Shares of Ubiquiti Networks (UI -0.51%) have outperformed the S&P 500 over the past year, but not by much. Investors still aren't sure if the wireless networking specialist will find consistent growth. I think they're misunderstanding the company and founding CEO Robert Pera.
A transition is in full swing
Pera has long been known for his unconventional approach. Instead of investing heavily in a direct sales force to reach large companies (i.e., "enterprises") with wireless gear, he's banished admin expenses from the income statement to boost profit margins. As Pera sees it, the key to winning long term is to let low prices and superior products sell themselves once customers discover them.
A little more than three years ago, Ubiquiti made a concerted push to sell to larger companies to safeguard itself from the volatility that comes with selling to wireless service providers and telecoms that drag their feet when it comes to network upgrades. Impressive growth followed, and the company has since grown its enterprise business from what once was a meager 20% of sales to over 50% as of this writing. Gross margin has remained stable throughout while net margin has increased.
Therein lies the beauty of the model. By keeping costs low -- sales and general expenses don't even crack 4% of sales now -- margin keeps expanding, and returns on capital (24%) and equity (48.5%) remain healthy and strong. Ubiquiti Networks looks like the perfect business in almost every sense.
What's dragging the stock down, and why it could pop
So what's the problem? History. Investors can't seem to get past the company's business model. Selling wireless gear and accompanying software seems too vulnerable as if heavy-weight competitor Cisco Systems could disrupt the company at any moment. Over 10% of the shares outstanding are sold short as a result, holding the stock in place despite good results.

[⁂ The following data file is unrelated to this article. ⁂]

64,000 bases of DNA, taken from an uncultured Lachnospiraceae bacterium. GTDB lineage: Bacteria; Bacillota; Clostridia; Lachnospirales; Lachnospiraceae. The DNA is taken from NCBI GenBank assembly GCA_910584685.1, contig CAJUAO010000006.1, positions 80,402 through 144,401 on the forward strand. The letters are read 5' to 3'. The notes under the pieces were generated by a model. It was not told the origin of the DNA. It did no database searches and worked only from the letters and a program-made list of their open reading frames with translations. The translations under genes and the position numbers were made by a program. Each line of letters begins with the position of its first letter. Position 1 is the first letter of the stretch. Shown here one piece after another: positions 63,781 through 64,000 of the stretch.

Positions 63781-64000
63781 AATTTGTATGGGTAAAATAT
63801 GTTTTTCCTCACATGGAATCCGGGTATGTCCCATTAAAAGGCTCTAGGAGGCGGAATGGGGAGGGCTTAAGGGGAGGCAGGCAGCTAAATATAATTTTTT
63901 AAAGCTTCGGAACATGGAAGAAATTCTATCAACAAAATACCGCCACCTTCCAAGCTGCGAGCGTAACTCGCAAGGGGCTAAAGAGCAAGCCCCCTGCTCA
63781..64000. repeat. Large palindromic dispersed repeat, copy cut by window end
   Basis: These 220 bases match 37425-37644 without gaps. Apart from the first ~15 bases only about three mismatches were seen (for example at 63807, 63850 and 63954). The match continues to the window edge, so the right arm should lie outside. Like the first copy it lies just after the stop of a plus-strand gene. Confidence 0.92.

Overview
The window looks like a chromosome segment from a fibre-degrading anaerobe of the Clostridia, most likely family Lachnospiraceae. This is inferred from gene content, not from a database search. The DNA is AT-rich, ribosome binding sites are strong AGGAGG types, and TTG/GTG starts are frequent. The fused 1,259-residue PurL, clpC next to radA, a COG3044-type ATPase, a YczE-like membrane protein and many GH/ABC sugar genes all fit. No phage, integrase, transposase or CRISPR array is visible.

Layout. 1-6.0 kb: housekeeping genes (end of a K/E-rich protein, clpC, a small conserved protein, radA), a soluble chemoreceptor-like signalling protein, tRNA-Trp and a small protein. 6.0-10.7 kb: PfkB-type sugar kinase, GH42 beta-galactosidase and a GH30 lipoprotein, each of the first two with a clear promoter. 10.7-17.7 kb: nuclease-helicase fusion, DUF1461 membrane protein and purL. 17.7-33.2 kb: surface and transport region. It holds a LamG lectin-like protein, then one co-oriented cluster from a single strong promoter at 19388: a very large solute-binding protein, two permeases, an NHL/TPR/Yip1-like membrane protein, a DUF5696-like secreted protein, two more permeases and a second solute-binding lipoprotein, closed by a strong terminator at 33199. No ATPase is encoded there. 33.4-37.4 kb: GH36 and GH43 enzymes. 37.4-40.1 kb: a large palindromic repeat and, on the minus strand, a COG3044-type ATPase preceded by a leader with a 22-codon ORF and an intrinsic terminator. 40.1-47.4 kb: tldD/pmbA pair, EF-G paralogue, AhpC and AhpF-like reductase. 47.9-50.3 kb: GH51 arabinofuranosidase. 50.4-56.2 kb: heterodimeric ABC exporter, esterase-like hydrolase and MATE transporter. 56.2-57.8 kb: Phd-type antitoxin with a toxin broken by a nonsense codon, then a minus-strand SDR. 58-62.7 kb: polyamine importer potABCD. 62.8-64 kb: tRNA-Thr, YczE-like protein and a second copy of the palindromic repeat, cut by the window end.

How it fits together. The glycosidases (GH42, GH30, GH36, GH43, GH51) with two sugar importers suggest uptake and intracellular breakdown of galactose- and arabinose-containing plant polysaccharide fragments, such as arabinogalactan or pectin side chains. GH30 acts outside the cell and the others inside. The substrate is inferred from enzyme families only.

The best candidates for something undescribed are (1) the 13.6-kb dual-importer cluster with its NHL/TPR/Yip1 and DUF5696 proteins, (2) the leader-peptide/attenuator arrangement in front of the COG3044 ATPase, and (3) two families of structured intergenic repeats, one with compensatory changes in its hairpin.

What do I mean by good? Revenue grew 20.1% while adjusted earnings per share rose 16.5%. By contrast, direct industry peer Netgear (NTGR -0.72%) grew revenue just 5% and saw profit decline 1.5%. Putting an even finer point on it: Netgear spends over 15% of sales on SG&A and recorded a net margin of 5.8% last quarter. Ubiquiti spent 3.7% on SG&A and recorded a net margin of 30.5%. Cost discipline has become a competitive advantage.
Watch for more progress
So what should we expect for the rest of 2018? We'll know a lot more soon. Ubiquiti Networks reports earnings for the fiscal second quarter ended Dec. 31 on Feb. 8 before the market opens. What to expect? According to S&P Global Market Intelligence, analysts are looking for $0.89 a share of earnings and $239.89 million in revenue. Both figures would signal meaningful growth, with EPS up 23.6% and revenue up 12.3% year over year. Yet those estimates could be conservative.
Ubiquiti Networks has outperformed EPS estimates in three of the past four quarters, with November's results coming in a whopping $0.10 ahead of the consensus. The company has also beat on the top line in each of the past four quarters. Thursday's call will hopefully deliver more of the same for patient investors.